The price of gas and home construction drove Australian inflation to a 32-year high last quarter, a startling development that increased pressure on the country’s central bank to resume more aggressive rate hikes.
Consumer pricing index (CPI) data from the Australian Bureau of Statistics (ABS) on Wednesday revealed a 1.8% increase in the September quarter, exceeding 1.6% market expectations.
The yearly rate increased sharply from 6.1% to 7.3%, which is the highest level since 1990 and over three times the rate of wage growth.
A closely watched measure of core inflation, the trimmed mean, also climbed 1.8% in the quarter, lifting the annual pace to 6.1% and again far above forecasts of 5.6%.
That would be unwelcome news to the Reserve Bank of Australia (RBA) which had thought core inflation would peak at 6.0% in the December quarter, with headline inflation topping at 7.75%.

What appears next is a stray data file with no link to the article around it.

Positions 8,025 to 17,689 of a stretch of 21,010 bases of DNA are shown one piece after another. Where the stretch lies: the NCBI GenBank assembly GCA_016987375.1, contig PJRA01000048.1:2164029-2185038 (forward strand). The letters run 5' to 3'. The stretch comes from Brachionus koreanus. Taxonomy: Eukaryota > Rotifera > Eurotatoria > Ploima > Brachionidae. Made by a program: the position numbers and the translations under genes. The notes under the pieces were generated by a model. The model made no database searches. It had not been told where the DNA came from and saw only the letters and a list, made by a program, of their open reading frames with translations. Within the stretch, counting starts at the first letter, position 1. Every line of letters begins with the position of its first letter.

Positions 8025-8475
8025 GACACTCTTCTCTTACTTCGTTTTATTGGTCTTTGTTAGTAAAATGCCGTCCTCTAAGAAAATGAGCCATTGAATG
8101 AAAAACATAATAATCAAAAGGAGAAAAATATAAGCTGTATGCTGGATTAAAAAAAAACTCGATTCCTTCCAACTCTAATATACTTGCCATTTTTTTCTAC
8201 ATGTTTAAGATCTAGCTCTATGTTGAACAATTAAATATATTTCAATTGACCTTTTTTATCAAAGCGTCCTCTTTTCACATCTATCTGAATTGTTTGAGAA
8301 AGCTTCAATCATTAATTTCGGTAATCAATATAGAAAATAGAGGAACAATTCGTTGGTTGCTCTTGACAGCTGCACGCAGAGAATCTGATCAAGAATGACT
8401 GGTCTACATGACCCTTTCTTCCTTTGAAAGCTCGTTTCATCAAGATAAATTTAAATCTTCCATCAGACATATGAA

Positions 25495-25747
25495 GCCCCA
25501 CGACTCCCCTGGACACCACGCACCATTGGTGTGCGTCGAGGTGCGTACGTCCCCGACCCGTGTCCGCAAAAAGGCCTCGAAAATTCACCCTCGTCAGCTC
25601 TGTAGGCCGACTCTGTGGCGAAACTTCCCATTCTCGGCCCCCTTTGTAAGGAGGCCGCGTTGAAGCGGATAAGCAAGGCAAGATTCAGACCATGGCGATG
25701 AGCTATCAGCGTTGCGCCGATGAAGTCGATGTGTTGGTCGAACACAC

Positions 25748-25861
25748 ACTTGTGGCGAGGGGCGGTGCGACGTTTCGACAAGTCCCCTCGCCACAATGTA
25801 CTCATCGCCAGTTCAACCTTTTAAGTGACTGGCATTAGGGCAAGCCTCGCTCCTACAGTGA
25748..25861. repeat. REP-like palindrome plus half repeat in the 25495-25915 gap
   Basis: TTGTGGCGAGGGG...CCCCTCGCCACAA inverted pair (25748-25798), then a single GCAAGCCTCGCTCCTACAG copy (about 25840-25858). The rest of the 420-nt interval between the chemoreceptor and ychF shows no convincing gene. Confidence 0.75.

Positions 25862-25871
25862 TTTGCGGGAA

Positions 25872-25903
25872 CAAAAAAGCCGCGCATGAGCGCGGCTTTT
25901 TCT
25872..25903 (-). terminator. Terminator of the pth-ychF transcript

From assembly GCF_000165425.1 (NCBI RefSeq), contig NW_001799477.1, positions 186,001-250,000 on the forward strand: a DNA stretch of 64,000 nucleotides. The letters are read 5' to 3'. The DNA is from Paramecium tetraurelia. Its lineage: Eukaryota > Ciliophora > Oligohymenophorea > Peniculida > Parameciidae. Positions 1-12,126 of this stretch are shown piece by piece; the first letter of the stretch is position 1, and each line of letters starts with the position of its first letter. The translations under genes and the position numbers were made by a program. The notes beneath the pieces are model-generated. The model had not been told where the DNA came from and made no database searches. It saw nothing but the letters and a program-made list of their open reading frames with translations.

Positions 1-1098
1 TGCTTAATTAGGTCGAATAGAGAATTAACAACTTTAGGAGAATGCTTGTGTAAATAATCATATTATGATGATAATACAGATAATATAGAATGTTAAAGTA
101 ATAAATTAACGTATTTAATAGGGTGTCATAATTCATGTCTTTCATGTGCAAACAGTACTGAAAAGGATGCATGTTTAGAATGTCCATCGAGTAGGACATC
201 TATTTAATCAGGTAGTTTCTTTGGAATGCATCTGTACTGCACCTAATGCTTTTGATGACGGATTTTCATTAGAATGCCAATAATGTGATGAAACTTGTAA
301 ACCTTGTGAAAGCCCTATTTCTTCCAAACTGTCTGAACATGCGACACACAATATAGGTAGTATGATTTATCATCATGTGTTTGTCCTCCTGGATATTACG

Instead, analysts were warning that both core and headline measures were certain to spike even further this quarter with the ABS’s new monthly CPI accelerating in September.
Both ANZ and Commonwealth Bank of Australia added another 25 basis points to their forecasts for the cash rates to peak at 3.85% and 3.1% respectively. National Australia Bank also revised up its terminal rate expectation to 3.6%, compared with 3.1% before. The cash rate is currently at 2.6%.
The Australian dollar climbed 0.3% to $0.6412, the highest level in more than two weeks.
It is particularly ill-timed for the RBA since it surprised many this month by downshifting to a quarter-point rate hike, following four moves of 50 basis points.
Rates have already risen by a massive 250 basis points since May and the RBA had wanted to go slower to see how the drastic tightening was impacting consumer spending.